King Abdallah University of Science and Technology is located at a remote seaside location which is 50 miles north of Jeddah. The majority of the student body and faculty are made up of foreigners. The initial 800 students are from more than 60 countries and out of that only 100 Saudis. Out of this 100 one may wonder the percentage of females; it is presumed none, wonder why.
Women’s creativity and fashion is also curbed in Saudi Arabia. Many of those beautiful and colorful abayas worn by Saudi women have been confiscated by the Mutawwa (religious police) for being too eye catching. Saudi women are expected to be more like the original Ford T, alike and in black.
Then the biggest women’s university in the world, Princess Nora bint Abdallah University (PNU), has created state of the art transportation system so that the female faculty or students need not drive. For they assume, that if these females taste freedom within closed doors they might demand it in the open,
Religious conservatives aren’t threatened by the new university because it doesn’t violate two fundamental principles Saudi men held dear — gender-segregated education and the ban on women driving.
Also among the courses offered at PNU certain gender specific courses have been excluded, like engineering, media and law. Implying that these areas should be in the hands of men. Is it because they think that women cannot do justice to these sectors or perhaps they would.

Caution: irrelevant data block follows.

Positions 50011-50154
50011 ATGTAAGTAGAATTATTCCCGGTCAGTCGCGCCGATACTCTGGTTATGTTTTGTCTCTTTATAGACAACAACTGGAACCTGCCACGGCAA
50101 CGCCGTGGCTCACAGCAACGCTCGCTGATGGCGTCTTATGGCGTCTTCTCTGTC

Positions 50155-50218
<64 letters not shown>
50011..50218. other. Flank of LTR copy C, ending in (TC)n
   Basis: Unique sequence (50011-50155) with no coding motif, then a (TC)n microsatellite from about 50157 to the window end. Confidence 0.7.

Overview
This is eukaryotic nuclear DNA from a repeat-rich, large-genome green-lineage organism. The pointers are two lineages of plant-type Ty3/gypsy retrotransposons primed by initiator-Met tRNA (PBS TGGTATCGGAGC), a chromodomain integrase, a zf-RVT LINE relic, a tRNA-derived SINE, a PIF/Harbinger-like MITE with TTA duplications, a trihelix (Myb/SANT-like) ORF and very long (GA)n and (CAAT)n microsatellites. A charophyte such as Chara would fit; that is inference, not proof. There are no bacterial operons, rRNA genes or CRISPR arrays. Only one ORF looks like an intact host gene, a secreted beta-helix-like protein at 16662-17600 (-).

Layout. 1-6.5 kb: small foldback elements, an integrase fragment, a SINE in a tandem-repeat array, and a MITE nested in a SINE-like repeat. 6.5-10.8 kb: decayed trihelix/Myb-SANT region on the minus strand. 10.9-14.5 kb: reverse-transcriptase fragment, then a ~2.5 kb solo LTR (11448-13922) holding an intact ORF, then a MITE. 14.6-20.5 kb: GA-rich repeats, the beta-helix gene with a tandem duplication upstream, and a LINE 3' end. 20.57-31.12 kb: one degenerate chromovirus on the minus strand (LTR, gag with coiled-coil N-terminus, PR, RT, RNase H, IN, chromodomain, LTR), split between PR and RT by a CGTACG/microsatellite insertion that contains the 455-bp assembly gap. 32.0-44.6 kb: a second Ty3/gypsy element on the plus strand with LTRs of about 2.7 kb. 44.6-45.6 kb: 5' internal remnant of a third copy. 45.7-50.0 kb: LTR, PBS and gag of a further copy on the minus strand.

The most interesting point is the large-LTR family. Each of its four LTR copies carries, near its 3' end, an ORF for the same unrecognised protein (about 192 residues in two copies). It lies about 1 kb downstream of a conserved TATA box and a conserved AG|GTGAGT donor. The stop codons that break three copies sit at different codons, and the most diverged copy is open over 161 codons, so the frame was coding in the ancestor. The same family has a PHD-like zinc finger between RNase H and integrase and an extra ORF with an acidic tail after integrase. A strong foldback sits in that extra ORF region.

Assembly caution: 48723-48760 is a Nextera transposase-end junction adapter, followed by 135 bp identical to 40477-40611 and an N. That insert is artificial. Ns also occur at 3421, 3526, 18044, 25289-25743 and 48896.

Finance Minister, Ibrahim Al Assaf said at the inauguration ceremony that the University is a symbol of women’s education and women’s participation in the building of the nation. Its unclear if he meant building the nation from home or building the nation from the workplace. The transition from education to employment is extremely slow in the country and sometimes it doesn’t take place at all. Women comprise 58% of the kingdoms student body but only 14.4% of its national labor force. It has the lowest female employment compared to United Arab Emirates 59% Kuwait 42.5% and Qatar 36.5%.
In terms of educating the female child, Saudi Arabia is doing its share, but some section still feels that not enough is being done and womens rights are still overlooked.
Women are not allowed to vote in the municipal elections, which had been postponed from 2009 under the pretext that more time was needed to enable women to vote. The government did not define the term more time.
A necessity considered by women around the world, has not been granted to Saudi women. The right to drive. Women are not allowed to drive in Saudi Arabia, but it is not against the law the Shariah, its just against the law of some men. The Mutawwa or the religious police detained a woman on May 22nd for driving on the streets of Riyadh, even though she was not breaking any law.
Why are women not given their rights? Why are women treated as perpetual minors in Saudi Arabia? It is not because of the religion of Islam. Islam granted the women their rights 1400 years ago, at a time when the world was undecided if the woman was the devil. Islam recognized girl power, way before the phrase was created. So if Saudi Arabia is an Islamic country, then it should be an example to the world.
Girl power in Saudi Arabia seems to be a mirage. Let’s hope the new generation of men and women make it a reality.